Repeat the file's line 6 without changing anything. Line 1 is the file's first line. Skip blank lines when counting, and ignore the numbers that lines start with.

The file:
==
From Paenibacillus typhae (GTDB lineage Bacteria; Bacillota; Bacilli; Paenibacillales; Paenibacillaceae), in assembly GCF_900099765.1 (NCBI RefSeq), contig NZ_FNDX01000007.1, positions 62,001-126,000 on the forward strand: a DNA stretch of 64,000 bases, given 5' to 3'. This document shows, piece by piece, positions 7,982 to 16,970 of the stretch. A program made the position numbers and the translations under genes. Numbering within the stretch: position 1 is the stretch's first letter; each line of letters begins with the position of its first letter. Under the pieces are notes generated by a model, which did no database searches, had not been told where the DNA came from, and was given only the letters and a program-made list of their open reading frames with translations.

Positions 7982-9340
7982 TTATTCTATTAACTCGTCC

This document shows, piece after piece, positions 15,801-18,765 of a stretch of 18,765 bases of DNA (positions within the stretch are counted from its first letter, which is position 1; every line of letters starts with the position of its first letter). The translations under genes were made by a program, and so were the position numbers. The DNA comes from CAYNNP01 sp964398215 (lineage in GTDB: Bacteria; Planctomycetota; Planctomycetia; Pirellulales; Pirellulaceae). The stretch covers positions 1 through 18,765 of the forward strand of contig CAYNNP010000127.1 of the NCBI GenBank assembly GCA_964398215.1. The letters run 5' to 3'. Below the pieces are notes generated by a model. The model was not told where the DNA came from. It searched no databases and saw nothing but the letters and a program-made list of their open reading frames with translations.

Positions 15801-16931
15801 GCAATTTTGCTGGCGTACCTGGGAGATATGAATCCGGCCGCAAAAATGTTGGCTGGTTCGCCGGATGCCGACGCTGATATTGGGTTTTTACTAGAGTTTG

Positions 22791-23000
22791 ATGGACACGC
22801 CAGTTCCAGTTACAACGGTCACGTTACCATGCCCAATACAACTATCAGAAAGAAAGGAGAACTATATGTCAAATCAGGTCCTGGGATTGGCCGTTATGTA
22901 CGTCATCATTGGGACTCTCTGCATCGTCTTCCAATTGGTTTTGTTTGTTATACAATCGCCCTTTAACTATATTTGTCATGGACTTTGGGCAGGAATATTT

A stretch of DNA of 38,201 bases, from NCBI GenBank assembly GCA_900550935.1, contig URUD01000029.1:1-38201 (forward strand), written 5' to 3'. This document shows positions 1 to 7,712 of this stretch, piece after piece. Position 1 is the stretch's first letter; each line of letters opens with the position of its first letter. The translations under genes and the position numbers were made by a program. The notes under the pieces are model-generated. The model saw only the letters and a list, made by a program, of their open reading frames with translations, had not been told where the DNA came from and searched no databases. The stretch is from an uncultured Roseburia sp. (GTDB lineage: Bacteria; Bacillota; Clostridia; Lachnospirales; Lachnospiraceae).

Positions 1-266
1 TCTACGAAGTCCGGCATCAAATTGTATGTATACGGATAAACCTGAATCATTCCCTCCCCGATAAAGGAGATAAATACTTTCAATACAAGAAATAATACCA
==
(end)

15801 GCAATTTTGCTGGCGTACCTGGGAGATATGAATCCGGCCGCAAAAATGTTGGCTGGTTCGCCGGATGCCGACGCTGATATTGGGTTTTTACTAGAGTTTG